Element Bookstore and Tea Room at 284 Taché Ave., Norwood’s newest neighbourhood bookshop, hopes to create a space in which folks not only want to buy books, but also share ideas and build community spirit.
The current owner, Colin Hamlin, a frequent client of Plato’s Cave, the previous bookshop on the same site, has merged his passion for books and ideas with his interest in being a social entrepreneur. He bought out the former owners earlier this year.
The remodelled space is partly inspired by Sir Ken Robinson’s book, The Element, a fascinating collection of stories about famous persons seeking and finding their passion or "element." In the same vein, Colin believes his neighbourhood bookshop can be a powerful tool to help inspire people to live truly fulfilled lives.
Colin is not a quiet, unassuming, Dewey-Decimal-librarian type. He gets energized, even animated, by ideas in books and from people who come into the store.
He likens his quaint bookshop to a third space, a term originally coined by Howard Schultz, the CEO of Starbucks, who believes that people need spaces to meet and hang out that are not home or work. Colin believes that "people need places to think and to examine their own potential beyond their everyday routine."
And the people are coming, thanks mostly to word of mouth. Various groups meet regularly to discuss books and ideas. Colin hopes to expand his vision to include open-mike type of activities — poetry readings, music acts, prose readings — anything that brings the community together to appreciate art, science and discussion.
He is currently drafting a book about a new field of scientific research referred to as "universics." In it, he challenges our current notions of the origins of the universe, and postulates that our universe is not alone. The book has piqued the interest of a major American academic press.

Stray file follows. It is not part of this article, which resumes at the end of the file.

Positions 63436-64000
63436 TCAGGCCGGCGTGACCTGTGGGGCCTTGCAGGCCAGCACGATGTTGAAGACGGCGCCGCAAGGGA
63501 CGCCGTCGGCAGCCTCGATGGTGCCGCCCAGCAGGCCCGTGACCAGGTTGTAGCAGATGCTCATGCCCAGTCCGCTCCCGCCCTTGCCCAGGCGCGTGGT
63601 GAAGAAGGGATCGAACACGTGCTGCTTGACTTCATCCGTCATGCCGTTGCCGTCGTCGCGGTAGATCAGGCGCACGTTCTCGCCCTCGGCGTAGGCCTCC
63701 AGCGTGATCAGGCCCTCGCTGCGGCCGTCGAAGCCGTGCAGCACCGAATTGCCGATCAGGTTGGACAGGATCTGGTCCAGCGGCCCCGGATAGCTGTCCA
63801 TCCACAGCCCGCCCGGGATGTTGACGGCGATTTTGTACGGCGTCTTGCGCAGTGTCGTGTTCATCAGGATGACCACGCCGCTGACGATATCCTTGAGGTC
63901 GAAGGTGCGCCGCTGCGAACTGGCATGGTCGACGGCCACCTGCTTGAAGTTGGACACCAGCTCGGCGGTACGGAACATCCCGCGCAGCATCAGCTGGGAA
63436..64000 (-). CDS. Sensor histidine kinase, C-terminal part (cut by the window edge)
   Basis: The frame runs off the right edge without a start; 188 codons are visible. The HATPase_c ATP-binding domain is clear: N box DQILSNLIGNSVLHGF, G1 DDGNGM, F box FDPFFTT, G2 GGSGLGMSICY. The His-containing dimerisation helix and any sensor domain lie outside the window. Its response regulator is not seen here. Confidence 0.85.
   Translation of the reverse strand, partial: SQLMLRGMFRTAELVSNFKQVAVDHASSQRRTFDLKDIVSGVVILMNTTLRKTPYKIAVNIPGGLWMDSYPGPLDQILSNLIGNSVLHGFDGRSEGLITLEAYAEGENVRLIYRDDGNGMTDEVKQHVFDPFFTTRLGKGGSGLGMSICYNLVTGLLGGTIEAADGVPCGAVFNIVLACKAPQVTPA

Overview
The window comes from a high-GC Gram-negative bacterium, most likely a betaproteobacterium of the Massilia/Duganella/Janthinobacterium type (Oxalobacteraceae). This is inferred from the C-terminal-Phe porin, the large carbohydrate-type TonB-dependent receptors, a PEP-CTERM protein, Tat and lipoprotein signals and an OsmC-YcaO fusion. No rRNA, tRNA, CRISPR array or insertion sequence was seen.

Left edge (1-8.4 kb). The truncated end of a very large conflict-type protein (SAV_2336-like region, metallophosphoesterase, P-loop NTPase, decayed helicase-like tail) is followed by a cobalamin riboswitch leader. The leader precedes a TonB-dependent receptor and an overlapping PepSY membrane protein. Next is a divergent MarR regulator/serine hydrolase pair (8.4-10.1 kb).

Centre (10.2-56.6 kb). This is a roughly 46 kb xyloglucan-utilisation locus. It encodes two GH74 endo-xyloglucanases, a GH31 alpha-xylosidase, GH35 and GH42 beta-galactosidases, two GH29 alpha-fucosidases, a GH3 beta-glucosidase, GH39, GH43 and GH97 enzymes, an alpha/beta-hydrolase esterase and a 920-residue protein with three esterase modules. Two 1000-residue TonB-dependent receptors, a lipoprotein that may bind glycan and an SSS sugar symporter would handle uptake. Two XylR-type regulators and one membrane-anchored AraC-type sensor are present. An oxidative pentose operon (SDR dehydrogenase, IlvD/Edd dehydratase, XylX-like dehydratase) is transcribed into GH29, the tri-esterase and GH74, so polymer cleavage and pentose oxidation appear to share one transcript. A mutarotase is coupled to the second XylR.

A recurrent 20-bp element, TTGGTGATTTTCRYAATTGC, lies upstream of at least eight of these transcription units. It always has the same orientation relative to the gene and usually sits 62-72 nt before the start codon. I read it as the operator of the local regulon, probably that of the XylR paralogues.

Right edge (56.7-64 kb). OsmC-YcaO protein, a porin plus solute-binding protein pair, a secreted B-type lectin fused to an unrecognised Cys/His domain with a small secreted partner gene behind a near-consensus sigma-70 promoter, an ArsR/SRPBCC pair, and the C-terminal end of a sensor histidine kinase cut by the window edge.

But he is not just interested in science. Colin appreciates literature, ideas and reading of all types. A huge section in the bookstore centers on science and theories of the universe. Another section is devoted to literary classics, another to fiction and current bestsellers, another to children’s lit. There’s even an old book section with selections that date back to 1860.
He tutors junior high and high school students in the shop as well. "I want to inspire kids to take control over their own education and their lives, to get excited about learning and finding their passions."
The gently-used books in his ever-expanding collection are in great shape and they’re cheap. If you have a special request or are looking for a particular book, Colin will search tirelessly for you. He is an entrepreneur, but he is not driven by financial gain. His greatest hope for the shop is to connect people, young and old. He believes in the power of books to transform people.
"In a culture driven by marketing and 60-second sound bytes, reading books from start to finish is proving to be a habit that practically guarantees success," Colin says. "I believe that the depth of knowledge and character one can attain is unmatched by any other media."
You can reach Colin at 204-930-4263 to join or create a reading or discussion group, to order a book you can’t find anywhere else, or to book an appointment for your son or daughter with a truly inspirational tutor.
Adriano Magnifico is a community correspondent for St. Boniface. You can contact him at firstname.lastname@example.org.